• by msobkow ( 48369 ) on Saturday February 04, 2012 @06:33AM (#38925597) Homepage Journal

    Even in videogames, you can not develop technology to attack or defend your virtual community without taking care of the essentials for your population first: making sure they are fed, clothed, housed, and educated.

    The Iraqi universities are not the only victims of a failure to recognize the importance of these social pillars.

    The First Nations of Canada have many communities where even those basic needs are not properly managed and delivered to the people.

    Heck, the whole COUNTRY of Canada suffers from a government which places an emphasis on imprisoning people for growing plants that the majority of the population wants to see legalized, taxed, and regulated in poll after poll.

    Without an educated and comfortable population, a nation has no hope of competing on the global market and being a "real player." Education creates jobs, it creates technology, and it improves the processes of business and society. Even people like Marx recognized that society would evolve into a "communist" or "socialist" state as the people became educated and concerned about more than their own personal needs. (Marx never espoused a revolution such as Russia or China had; he was merely discussing where he saw society evolving to.)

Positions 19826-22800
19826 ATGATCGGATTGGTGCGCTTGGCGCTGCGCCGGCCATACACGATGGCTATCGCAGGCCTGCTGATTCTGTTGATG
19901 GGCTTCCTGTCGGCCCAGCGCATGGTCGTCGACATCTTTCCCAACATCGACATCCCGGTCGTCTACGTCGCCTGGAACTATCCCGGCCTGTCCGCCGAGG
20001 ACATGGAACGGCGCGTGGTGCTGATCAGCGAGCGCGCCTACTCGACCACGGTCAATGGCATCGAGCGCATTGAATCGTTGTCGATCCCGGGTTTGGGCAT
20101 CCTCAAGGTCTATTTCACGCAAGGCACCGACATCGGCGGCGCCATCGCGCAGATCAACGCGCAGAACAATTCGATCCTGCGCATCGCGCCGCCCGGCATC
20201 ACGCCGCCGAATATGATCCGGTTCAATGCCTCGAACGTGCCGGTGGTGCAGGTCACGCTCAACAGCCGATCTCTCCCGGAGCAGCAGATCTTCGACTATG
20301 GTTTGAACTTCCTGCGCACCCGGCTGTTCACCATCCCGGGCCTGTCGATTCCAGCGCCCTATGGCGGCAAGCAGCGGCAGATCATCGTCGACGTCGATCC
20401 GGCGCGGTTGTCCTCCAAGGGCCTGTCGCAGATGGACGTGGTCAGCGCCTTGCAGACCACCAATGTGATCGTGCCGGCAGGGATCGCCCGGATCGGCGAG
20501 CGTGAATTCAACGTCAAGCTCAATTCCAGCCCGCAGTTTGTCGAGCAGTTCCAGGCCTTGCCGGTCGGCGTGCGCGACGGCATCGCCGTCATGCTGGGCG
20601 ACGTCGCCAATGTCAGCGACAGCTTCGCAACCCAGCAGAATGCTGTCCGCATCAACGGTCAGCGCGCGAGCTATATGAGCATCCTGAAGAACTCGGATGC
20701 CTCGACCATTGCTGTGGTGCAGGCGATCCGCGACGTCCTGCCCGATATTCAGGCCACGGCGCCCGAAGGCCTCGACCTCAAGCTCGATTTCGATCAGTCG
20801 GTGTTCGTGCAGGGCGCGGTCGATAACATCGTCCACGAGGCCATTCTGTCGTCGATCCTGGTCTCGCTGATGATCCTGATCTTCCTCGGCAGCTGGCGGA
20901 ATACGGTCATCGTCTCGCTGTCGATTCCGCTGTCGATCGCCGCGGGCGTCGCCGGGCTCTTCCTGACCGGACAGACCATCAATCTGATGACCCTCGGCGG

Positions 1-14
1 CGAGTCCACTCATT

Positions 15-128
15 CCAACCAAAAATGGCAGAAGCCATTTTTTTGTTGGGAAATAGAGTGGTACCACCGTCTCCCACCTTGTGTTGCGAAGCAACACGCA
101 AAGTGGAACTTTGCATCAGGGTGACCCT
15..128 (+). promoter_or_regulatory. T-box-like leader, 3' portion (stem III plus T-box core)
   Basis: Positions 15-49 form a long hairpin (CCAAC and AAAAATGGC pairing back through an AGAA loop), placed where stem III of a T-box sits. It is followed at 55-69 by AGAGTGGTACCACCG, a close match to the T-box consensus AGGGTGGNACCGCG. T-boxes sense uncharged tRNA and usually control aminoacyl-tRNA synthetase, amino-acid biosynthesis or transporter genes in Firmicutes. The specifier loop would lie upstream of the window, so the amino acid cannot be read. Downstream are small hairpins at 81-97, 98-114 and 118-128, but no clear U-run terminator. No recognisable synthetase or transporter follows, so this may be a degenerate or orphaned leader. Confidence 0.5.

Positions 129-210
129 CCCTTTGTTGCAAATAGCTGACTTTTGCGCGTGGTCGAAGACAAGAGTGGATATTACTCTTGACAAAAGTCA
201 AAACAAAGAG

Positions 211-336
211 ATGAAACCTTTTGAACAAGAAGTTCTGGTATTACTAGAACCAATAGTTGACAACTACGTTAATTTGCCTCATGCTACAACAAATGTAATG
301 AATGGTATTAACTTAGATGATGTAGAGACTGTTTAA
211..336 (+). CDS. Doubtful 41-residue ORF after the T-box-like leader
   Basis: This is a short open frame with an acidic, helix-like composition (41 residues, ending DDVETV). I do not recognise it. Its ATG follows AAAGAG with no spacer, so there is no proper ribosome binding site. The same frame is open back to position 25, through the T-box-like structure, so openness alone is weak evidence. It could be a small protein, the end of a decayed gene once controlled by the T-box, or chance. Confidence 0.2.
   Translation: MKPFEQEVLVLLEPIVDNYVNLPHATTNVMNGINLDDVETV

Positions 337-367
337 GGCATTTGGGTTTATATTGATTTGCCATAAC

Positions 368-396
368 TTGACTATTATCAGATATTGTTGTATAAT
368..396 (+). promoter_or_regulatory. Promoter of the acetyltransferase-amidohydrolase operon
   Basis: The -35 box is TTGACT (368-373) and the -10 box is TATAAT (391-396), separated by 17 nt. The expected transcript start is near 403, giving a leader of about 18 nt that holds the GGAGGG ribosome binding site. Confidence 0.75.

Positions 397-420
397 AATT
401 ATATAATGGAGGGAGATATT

• by msobkow ( 48369 )

      I click too quick.

      The problem with the Harper Government's emphasis on their omnibus crime legislation is that it's taking away funding from education, retirement plans, and even medicine. It's a seriously screwed up set of priorities that man and our government has about where and how to spend our national and provincial budgets.

  • by G3ckoG33k ( 647276 ) on Saturday February 04, 2012 @06:35AM (#38925605)

    "While American troops guarded the Ministries of Oil"

    That is what happens when you think cowboys are the epitome of culture. Still:

    "In the months preceding the 2003 Iraq war, starting in December and January, various antiquities experts, including representatives from the American Council for Cultural Policy asked the Pentagon and the UK government to ensure the museum's safety from both combat and looting. Although promises were not made, U.S. forces did avoid bombing the site. On April 8, 2003 the last of the museum staff left the museum. Iraqi forces engaged U.S. forces from within the museum, as well as the nearby Special Republican Guard compound. Lt. Col. Eric Schwartz of the U.S. third Infantry Division stated that he was unable to enter the compound and secure it since they attempted to avoid returning fire at the building."